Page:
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THE AISLE SEAT - by Mike McGranaghan


On the face of it, Bobby looks like a can’t-miss proposition. This drama features nearly two dozen stars in a tapestry of stories centered around the Ambassador Hotel on the night of Robert Kennedy’s assassination. Sounds great, right? Unfortunately, something went very, very wrong in the execution. Bobby is certainly earnest and well-intentioned, yet it has all the depth of a junior high school student’s book report.

Writer/director Emilio Estevez does his best to borrow the style of the late, great Robert Altman, who specialized in this kind of sprawling, multi-character ensemble piece. However, he overdoses by introducing far too many characters, most of whom have story arcs that have little or nothing to do with RFK. Among those we meet: a Hispanic kitchen worker (Freddie Rodriguez) forced to work a double shift when he’d rather attend a Dodgers game; a drunken lounge singer (Demi Moore) and her long-suffering husband (Estevez); a depressed guy (Martin Sheen) and his trophy wife (Helen Hunt); two RFK campaigner volunteers (Shia LeBeouf and Brian Geraghty) who get turned onto LSD by a hippie dealer (Ashton Kutcher); a campaign worker (Nick Cannon) who wants to meet Kennedy; and a veteran doorman (Anthony Hopkins) and his chess-playing buddy (Harry Belafonte). Then there’s the kitchen supervisor (Christian Slater), who is fired by the hotel manager (William H. Macy), who is having an affair with a switchboard operator (Heather Graham), unbeknownst to his hair dresser wife (Sharon Stone). This is saying nothing of the kitchen cook (Laurence Fishburne) or the Soviet journalist (Svetlana Metkina) looking for an interview.

The most interesting subplot involves a young woman (Linsday Lohan) who is marrying her high school classmate (Elijah Wood) so he won’t have to go to Vietnam. That one seems to have some relevance to RFK (it was widely assumed he would withdraw troops), but many of the others do not. Because there are so many, none have the time to develop in any kind of substantial way, and therefore they mostly come across as superficial. Estevez would have been smarter to cut the number of subplots in half and then go deeper with them. Besides, it’s hard to care about some of the petty stuff the characters are going through when you know that Kennedy is soon going to be shot.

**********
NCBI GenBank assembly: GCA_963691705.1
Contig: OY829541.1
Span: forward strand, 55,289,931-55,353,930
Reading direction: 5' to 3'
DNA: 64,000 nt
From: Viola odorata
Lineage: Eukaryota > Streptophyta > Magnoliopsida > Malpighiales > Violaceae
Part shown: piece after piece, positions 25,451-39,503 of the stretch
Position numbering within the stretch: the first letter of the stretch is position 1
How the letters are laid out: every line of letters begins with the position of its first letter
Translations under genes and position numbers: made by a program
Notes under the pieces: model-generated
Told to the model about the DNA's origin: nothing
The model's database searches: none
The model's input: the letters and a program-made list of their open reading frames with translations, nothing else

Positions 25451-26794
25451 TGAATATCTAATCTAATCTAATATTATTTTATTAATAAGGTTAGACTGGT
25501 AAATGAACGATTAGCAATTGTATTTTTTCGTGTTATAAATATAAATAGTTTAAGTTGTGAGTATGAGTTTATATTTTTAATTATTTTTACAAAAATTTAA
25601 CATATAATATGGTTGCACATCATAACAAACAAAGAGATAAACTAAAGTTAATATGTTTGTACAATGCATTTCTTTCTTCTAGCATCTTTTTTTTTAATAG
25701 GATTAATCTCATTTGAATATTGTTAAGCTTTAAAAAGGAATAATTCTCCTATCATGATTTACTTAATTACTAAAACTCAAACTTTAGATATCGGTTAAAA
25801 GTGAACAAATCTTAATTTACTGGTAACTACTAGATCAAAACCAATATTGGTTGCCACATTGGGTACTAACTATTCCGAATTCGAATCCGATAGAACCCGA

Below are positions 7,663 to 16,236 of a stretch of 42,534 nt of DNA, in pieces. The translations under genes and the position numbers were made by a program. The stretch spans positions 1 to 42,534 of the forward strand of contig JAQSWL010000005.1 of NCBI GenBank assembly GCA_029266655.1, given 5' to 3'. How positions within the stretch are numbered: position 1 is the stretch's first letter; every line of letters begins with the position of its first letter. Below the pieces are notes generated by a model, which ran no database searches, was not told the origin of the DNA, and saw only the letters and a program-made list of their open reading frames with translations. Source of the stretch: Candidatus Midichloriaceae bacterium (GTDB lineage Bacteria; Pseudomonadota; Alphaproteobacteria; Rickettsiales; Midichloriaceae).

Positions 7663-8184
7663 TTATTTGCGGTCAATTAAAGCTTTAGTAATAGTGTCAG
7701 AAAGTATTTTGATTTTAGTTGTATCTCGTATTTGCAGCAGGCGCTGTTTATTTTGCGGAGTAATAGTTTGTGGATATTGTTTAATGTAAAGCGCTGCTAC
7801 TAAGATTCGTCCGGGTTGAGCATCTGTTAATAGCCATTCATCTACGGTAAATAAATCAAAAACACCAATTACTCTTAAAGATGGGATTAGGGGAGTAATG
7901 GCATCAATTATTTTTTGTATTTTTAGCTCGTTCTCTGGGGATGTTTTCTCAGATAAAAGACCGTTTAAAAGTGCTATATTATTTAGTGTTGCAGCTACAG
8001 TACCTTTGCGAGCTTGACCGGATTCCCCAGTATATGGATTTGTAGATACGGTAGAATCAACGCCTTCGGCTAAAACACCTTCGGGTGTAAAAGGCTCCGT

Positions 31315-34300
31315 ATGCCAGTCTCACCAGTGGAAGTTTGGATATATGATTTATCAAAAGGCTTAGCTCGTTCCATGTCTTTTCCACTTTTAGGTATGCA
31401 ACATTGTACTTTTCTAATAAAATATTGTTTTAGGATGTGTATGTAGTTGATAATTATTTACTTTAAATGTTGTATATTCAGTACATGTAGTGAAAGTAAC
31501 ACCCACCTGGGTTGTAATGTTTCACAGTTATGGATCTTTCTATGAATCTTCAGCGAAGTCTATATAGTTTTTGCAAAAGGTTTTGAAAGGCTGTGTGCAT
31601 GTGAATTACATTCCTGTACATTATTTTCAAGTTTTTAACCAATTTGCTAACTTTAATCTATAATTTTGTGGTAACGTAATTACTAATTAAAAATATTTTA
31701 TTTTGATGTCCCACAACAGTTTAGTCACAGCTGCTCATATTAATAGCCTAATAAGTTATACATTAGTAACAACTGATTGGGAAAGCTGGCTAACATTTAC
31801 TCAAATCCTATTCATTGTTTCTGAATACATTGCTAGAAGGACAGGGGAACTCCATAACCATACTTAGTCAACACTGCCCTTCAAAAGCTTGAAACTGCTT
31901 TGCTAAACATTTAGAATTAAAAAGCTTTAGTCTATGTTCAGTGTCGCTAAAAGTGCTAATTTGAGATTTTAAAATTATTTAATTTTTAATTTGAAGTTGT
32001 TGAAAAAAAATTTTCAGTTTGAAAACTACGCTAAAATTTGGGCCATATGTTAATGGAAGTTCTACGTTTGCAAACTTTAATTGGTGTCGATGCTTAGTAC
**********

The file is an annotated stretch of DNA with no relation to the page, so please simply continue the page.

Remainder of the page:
I know what Estevez was trying to do here. He wanted to show the enormous impact RFK’s assassination had on everyday people. That’s honorable, but he brings no new perspective to it. We all know that many American’s had their hopes resting on Bobby Kennedy. There was a general belief that he would change a lot of things, including race relations, for the better. His death crushed those dreams, bringing with it a sense that something special had been lost. But we already know that, don’t we? It’s more or less common knowledge. The film might have worked had Estevez found something new to say instead of just repeating the obvious. It’s like making a movie about how the ocean is wet. Who doesn’t know that?

I was reminded of a related movie, JFK, which is one of my five favorites of all time. In just the first quarter hour, Oliver Stone makes you feel the weight of John Kennedy’s assassination. His visuals and tone conveyed the deep sense of loss many Americans felt. Bobby doesn’t even begin to capture that. In the final 20 minutes, when the assassination and its aftermath occur, I didn’t feel the power I expected to. I think it’s tragic that RFK was so brutally cut down, but that’s because I understand the history of it, not because the film made me feel it.

What I resent most about Bobby is that it’s so obvious that it has no ability to be meaningful. The movie positions itself as being “important,” yet it never strives to do anything challenging or fresh. At one point, we see news footage of the real RFK combined with stock footage of the things (Vietnam protests, civil rights battles, etc.) that were taking place in 1968. This montage is set to the tune of Simon & Garfunkel’s “The Sound of Silence.” Does it get any more generic than that?

There are a few things that mitigate the damage. Some of the actors give heartfelt, sincere performances. I liked Wood and Lohan a lot, and William H. Macy is always worth watching in my book. Hopkins and Belafonte are solid too, but their subplot, like a lot of them, is essentially a dead end. A few of the other stars, on the other hand, act as though they’re appearing in a cheesy 70’s all-star extravaganza like The Towering Inferno or The Poseidon Adventure. They seem desperate to make an impression with their limited screen time, so they go overboard.

Whenever Kennedy himself appears on screen, it’s in grainy archive footage that has been awkwardly spliced in. Other times, a body double is used, then photographed from behind or in the background with the focus blurred. It’s distracting like you wouldn’t believe, and it robs the movie of some of its potential weight.

Do I sound like a complainer here? If so, I don’t mean to. However, I felt unexpectedly angry after walking out of Bobby. RFK’s message still has some resonance today, and as much as the movie wants to drive that home, it only proves itself completely incompetent. Oddly, I was reminded of Michael Moore’s Oscar acceptance speech a few years ago. You know – when he stood on stage at the Kodak Theater, wagging his finger and shouting at George Bush. Like Moore, Bobby had the perfect opportunity to say something profound and meaningful, and it completely failed to live up to the task.

( 1/2 out of four)

Bobby is rated R for language, drug content and a scene of violence. The running time is 1 hour and 58 minutes.

To learn more about this film, check out Bobby

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